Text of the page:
By Karen Leigh
$10.7bn roll-out of state benefits may pacify Saudis as Arab uprisings spread
A top analyst said Saudi’s decision to earmark $10.7bn of funds for education and social welfare was partly motivated by a desire to sidestep the uprisings sweeping parts of the Arab world.
John Sfakianakis, chief economist at Banque Saudi Fransi in Riyadh, said the King’s motives were “50-50” – partly as a gift to his people upon his return to the country after seeking health treatment abroad, and partly to alleviate unemployment and stave off the anti-government unrest that has befallen Saudi’s neighbors.
“Half of the story is the King is returning, so it’s a homecoming gift, and the other half is due to events that are happening in the wider Middle East,” he said.
Notably, the provisions include a pledge to provide unemployed Saudis with financial support for one year, the first unemployment aid of its kind in the country.
“I didn’t expect that they would take such a bold step on the issue of unemployment benefits – it’s the first time Saudi has put together such a program,” John Sfakianakis, chief economist for BSF in Riyadh, told Arabian Business. “That was the surprising element.”
As of 2009, there were 448,547 unemployed Saudis, a rate of 10.5 percent.
That number climbed to 27 percent for under-30s, with 39.3 percent of youth between the ages of 20 and 24 without work.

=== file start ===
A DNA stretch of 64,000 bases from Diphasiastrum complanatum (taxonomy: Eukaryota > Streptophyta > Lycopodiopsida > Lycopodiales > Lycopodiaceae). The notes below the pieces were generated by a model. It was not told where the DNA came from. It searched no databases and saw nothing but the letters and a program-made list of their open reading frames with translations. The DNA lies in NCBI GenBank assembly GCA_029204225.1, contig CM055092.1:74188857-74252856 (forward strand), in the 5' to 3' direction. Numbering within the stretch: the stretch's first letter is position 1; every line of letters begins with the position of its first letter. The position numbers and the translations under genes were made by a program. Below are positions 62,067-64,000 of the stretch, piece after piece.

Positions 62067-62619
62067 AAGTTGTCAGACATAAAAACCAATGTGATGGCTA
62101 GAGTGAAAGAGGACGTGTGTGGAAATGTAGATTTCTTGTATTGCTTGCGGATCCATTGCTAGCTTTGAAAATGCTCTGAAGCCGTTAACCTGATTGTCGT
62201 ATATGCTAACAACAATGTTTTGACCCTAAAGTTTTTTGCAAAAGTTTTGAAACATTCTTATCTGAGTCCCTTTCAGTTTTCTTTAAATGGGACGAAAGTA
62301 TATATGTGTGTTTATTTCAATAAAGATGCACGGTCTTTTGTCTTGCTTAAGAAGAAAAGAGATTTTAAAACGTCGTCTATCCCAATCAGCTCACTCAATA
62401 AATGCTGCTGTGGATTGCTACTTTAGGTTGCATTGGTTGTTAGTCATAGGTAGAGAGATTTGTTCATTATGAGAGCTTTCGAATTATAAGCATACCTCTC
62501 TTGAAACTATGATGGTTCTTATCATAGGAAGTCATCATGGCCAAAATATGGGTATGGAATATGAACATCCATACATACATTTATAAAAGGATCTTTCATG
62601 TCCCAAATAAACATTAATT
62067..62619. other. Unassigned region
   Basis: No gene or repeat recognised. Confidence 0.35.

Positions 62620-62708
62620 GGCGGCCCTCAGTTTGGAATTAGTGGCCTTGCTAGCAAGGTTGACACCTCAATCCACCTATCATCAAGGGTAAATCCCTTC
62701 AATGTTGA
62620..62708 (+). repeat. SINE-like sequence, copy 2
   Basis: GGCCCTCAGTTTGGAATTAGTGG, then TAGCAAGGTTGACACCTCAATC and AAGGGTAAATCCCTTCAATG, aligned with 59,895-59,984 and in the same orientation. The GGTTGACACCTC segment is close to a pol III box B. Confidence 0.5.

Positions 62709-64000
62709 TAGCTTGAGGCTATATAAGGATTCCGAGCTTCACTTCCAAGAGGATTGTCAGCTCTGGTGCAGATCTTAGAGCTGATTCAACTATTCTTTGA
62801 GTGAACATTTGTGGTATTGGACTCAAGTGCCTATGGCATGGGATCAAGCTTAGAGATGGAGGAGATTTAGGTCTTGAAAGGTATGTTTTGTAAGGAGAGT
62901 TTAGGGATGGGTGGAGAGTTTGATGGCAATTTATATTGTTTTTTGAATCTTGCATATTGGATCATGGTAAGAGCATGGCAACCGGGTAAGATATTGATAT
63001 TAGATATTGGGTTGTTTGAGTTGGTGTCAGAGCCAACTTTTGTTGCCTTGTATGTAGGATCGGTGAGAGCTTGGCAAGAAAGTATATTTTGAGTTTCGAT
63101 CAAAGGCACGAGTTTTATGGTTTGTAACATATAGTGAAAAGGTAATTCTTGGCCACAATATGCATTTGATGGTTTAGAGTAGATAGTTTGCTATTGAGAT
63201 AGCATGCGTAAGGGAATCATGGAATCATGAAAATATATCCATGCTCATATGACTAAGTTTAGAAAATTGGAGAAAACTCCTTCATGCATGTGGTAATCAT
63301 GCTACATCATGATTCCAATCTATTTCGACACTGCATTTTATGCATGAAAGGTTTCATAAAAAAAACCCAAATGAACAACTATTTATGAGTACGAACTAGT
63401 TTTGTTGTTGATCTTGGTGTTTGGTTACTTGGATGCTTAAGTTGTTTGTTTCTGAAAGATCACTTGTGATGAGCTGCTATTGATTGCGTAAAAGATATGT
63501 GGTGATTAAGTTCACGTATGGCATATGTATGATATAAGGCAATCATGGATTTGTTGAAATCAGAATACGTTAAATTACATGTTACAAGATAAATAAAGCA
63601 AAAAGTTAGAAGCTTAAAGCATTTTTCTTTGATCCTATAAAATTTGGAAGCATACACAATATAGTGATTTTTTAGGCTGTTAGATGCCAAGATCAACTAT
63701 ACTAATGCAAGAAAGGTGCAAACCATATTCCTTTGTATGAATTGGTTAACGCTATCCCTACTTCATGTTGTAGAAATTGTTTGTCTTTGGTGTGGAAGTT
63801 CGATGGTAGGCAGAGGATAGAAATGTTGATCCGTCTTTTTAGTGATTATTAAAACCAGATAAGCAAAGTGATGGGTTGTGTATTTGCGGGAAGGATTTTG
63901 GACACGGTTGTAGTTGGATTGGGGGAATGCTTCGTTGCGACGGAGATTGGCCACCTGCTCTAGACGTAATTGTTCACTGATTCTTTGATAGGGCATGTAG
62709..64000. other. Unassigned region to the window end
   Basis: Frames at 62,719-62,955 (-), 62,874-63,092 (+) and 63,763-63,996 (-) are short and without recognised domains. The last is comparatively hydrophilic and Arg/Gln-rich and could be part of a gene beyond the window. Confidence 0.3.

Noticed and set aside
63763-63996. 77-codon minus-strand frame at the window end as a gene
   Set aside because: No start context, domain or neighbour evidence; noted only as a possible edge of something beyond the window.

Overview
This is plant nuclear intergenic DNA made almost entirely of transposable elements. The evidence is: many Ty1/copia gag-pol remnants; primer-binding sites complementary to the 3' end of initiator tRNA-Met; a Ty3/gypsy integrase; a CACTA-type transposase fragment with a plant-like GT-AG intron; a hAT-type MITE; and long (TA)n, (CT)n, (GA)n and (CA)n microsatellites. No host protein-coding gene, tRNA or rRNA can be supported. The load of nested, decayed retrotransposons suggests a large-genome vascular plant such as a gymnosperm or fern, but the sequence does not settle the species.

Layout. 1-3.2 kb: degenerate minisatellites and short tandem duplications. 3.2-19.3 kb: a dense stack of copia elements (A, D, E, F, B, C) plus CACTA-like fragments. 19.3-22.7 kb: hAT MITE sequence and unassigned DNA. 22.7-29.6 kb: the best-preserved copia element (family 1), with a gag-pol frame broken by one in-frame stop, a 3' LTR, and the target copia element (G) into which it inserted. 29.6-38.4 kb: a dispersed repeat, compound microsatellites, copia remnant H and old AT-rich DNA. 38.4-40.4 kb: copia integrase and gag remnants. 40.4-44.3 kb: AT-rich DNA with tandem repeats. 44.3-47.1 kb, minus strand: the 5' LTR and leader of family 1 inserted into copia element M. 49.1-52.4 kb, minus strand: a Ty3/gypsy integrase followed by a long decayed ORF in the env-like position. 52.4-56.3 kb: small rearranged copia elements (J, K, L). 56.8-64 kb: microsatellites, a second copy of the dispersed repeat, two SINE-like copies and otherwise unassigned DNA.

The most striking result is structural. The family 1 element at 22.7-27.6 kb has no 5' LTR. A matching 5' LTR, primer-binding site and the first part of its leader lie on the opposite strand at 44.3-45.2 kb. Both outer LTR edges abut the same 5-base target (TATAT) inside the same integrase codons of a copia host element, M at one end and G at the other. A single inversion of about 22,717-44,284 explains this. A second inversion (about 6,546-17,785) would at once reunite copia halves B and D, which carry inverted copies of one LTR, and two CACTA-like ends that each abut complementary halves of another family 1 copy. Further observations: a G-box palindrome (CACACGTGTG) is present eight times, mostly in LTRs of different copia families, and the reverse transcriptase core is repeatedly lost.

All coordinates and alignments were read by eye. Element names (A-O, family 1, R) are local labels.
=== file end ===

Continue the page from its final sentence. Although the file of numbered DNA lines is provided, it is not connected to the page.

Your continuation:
The government did not say how much each unemployed person would be eligible to receive. Banque Saudi Fransi put the figure at SR1,200-1,500 per month.
The social security budget was raised by SR1bn, according to a statement read on state-run television. King Abdullah also ordered the creation of 1,200 jobs in supervision programs and made permanent a 15 percent cost-of-living allowance for government employees, according to the statement.
The King released a total of 19 orders on Wednesday, which BSF estimates will cost the Kingdom about SR135bn.
It more than doubles a 2008 plan of SR66bn, which had been intended to alleviate the impact of inflation at three-decade peaks on the population.
The royal order will also allow all Saudi students studying abroad at their own expense to join a state scholarship programme, lessening the financial burden on middle income families.
Up until now, the King Abdullah Scholarship Program has sent more than 90,000 Saudis to pursue graduate studies abroad, mainly in the US and Europe.
The King has also pledged to set aside an additional SR100m for students in need of financial support.
The incentives could stop Saudis from protesting like their counterparts in Bahrain, which has concluded a week of violent anti-King protests.
“Regional popular unrest acts as a lever for expediting crucial social and economic reforms,” BSF said in a note.
“This is a step towards the right direction,” Sfakianakis said. “Before there were no unemployment benefits.”
With the reforms and with its massive crude reserves, Saudi could position itself as one of the most stable Arab countries during a period of unrest.
As oil prices reached a two and a half year high of more than $96 a barrel amid uprising in Libya, BSF said Saudi “can comfortably finance social policies designed to ease the burden of high property prices and housing market imbalances, while helping its young population cope with a mounting unemployment challenge.”
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